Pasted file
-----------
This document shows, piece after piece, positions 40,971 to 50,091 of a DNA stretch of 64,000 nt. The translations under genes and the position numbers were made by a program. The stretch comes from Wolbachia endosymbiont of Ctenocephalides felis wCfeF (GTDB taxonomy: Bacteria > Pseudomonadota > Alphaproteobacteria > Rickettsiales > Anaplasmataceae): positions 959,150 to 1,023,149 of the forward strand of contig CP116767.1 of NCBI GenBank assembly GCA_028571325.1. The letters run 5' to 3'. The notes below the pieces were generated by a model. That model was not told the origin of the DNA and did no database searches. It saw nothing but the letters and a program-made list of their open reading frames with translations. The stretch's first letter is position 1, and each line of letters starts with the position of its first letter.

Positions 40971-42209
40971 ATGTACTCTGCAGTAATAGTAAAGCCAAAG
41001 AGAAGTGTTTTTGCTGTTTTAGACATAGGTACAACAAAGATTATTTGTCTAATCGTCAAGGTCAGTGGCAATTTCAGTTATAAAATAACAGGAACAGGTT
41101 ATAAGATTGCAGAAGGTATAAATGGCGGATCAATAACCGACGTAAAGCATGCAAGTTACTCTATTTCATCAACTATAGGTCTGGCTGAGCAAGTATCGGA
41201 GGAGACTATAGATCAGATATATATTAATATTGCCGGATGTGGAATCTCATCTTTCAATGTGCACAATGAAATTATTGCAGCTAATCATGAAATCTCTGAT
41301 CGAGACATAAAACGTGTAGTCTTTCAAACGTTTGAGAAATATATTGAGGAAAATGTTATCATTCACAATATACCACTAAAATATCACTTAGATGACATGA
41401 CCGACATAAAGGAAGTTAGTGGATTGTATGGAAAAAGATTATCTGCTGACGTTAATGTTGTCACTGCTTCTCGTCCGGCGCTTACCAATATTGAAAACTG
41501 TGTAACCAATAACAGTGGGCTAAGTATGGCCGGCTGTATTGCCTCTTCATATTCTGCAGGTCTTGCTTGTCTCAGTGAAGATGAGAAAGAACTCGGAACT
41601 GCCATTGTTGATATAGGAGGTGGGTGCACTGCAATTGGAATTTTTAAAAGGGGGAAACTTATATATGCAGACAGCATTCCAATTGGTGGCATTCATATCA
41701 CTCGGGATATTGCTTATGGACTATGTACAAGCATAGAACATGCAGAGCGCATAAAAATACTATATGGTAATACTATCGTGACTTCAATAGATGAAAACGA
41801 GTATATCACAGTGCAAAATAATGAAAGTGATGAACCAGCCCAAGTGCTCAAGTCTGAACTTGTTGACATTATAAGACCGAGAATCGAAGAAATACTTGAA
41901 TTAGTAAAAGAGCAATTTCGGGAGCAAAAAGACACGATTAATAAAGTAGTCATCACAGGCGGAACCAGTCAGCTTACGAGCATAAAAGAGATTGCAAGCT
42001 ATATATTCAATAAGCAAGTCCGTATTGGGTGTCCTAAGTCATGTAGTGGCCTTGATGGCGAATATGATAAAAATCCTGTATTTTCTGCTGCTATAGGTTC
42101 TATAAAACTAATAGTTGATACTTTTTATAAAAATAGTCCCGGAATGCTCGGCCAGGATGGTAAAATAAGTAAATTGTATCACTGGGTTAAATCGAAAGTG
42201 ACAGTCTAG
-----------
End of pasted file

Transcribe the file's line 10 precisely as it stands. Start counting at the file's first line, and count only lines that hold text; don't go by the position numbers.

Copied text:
41601 GCCATTGTTGATATAGGAGGTGGGTGCACTGCAATTGGAATTTTTAAAAGGGGGAAACTTATATATGCAGACAGCATTCCAATTGGTGGCATTCATATCA